EDITORIAL - Secessionist aspirations

After initially ignoring the call for Mindanao secession aired by his predecessor, President Marcos said it was “anchored on a false premise” and is a “sheer constitutional travesty.”.....»»

Category: newsSource:  philstarRelated NewsFeb 10th, 2024

Marcos tells independent Mindanao advocates to drop agenda | The wRap

The wRap highlights: Marcos & Mindanao independence, Davao de Oro landslide, Taylor Swift.....»»

Category: newsSource:  rapplerRelated NewsFeb 9th, 2024

Political strife, Mindanao split bolster China’s treachery

Gloves are off in the feud between presidents Rody Duterte and Bongbong Marcos. But for whose benefit?.....»»

Category: newsSource:  philstarRelated NewsFeb 6th, 2024

Should we just break up?

Not content with the breakup of the Duterte-Marcos alliance, Rodrigo Duterte also wants Mindanao to break up from the republic......»»

Category: financeSource:  philstarRelated NewsFeb 4th, 2024

After a failed bid for a Federal Philippines, Duterte now wants an independent Mindanao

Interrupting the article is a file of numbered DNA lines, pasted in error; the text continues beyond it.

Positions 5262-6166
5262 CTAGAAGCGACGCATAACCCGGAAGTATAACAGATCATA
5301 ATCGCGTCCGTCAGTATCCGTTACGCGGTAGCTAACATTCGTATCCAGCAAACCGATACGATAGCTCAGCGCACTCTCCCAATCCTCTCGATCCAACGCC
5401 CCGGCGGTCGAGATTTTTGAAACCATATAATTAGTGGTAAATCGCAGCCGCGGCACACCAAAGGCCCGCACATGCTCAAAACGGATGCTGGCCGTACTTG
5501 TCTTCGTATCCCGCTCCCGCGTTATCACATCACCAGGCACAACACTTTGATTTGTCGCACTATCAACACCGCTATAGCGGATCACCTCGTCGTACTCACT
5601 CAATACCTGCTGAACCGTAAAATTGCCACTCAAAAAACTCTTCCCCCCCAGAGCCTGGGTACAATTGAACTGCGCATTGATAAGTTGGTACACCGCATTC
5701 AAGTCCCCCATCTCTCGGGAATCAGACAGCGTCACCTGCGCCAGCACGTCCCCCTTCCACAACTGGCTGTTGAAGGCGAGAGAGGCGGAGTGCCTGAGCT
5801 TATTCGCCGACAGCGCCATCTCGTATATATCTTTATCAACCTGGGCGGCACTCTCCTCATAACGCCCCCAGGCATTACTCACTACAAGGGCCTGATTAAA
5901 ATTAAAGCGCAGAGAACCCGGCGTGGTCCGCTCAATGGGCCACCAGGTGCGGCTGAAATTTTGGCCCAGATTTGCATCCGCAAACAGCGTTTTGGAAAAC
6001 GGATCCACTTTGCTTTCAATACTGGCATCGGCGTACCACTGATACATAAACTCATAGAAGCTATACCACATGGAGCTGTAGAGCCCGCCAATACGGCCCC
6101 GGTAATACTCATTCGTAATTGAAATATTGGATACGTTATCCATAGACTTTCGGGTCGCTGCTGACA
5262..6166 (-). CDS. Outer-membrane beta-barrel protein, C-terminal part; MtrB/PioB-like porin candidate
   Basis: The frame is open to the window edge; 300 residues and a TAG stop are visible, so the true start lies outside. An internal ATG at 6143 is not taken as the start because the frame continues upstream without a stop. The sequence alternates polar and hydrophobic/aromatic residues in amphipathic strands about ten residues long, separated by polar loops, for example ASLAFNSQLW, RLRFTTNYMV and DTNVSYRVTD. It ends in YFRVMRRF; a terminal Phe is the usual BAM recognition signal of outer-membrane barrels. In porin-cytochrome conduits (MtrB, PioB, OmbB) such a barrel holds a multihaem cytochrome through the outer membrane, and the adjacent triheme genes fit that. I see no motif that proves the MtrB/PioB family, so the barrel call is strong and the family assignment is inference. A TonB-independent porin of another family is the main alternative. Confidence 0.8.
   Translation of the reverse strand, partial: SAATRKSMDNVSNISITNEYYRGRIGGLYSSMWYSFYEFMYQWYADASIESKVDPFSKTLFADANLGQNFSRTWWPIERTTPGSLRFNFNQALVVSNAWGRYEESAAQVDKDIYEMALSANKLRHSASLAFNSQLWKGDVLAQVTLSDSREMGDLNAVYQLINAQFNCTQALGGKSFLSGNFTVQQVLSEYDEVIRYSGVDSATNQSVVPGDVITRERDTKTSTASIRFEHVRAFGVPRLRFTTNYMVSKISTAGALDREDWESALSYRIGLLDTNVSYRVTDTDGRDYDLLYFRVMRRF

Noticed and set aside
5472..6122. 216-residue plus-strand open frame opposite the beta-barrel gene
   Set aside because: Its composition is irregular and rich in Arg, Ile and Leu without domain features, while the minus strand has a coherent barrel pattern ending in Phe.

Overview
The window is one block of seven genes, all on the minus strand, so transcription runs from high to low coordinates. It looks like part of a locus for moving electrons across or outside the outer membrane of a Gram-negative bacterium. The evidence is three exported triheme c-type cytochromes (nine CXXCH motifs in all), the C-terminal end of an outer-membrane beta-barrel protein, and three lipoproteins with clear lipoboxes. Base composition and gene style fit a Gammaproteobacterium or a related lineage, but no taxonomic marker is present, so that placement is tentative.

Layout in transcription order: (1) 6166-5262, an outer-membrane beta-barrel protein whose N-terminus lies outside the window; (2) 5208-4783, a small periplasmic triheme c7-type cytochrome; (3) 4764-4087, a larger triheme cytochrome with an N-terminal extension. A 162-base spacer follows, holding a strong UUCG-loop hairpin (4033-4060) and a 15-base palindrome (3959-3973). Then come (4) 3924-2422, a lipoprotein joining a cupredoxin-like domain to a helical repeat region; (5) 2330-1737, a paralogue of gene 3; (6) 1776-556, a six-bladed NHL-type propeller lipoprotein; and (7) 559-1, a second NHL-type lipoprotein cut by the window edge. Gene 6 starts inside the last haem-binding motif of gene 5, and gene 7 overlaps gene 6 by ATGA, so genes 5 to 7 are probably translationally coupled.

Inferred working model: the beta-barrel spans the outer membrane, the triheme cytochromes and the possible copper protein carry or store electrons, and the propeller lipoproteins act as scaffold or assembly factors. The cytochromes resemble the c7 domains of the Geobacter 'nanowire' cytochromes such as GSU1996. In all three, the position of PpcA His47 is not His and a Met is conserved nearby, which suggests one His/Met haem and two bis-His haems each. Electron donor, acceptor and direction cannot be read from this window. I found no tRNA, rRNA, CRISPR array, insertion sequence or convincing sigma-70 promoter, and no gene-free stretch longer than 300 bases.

DAVAO CITY (MindaNews / 31 January) – After a failed bid to change the 1987 Constitution and shift to a Federal Philippines during his six-year Presidency, former President Rodrigo Duterte now wants an independent Mindanao. It will not be a bloody separation from the Philippines and they would go all the way to the United […].....»»

Category: newsSource:  mindanewsRelated NewsFeb 4th, 2024

One Philippines : NSC, Mindanao governments reject secession calls

In a statement Sunday, National Security Adviser Eduardo Año said that any attempt to sow division in the country must be rejected unequivocally after former President Rodrigo Duterte pushed for a “separate and independent Mindanao.”.....»»

Category: newsSource:  philstarRelated NewsFeb 4th, 2024

BARMM leaders buck Duterte’s secession call

Leaders of different sectors in the Bangsamoro region yesterday rejected former president Rodrigo Duterte’s call for Mindanao independence, asserting that they will never ruin the gains of their peace process with the national government......»»

Category: newsSource:  philstarRelated NewsFeb 2nd, 2024

Bangsamoro folks reject Duterte’s Mindanao independence call

People from different sectors in the Bangsamoro region on Friday blatantly rejected former President Rodrigo Duterte’s call for Mindanao independence, asserting that they will never ever ruin the gains of their peace process with the national government......»»

Category: newsSource:  philstarRelated NewsFeb 2nd, 2024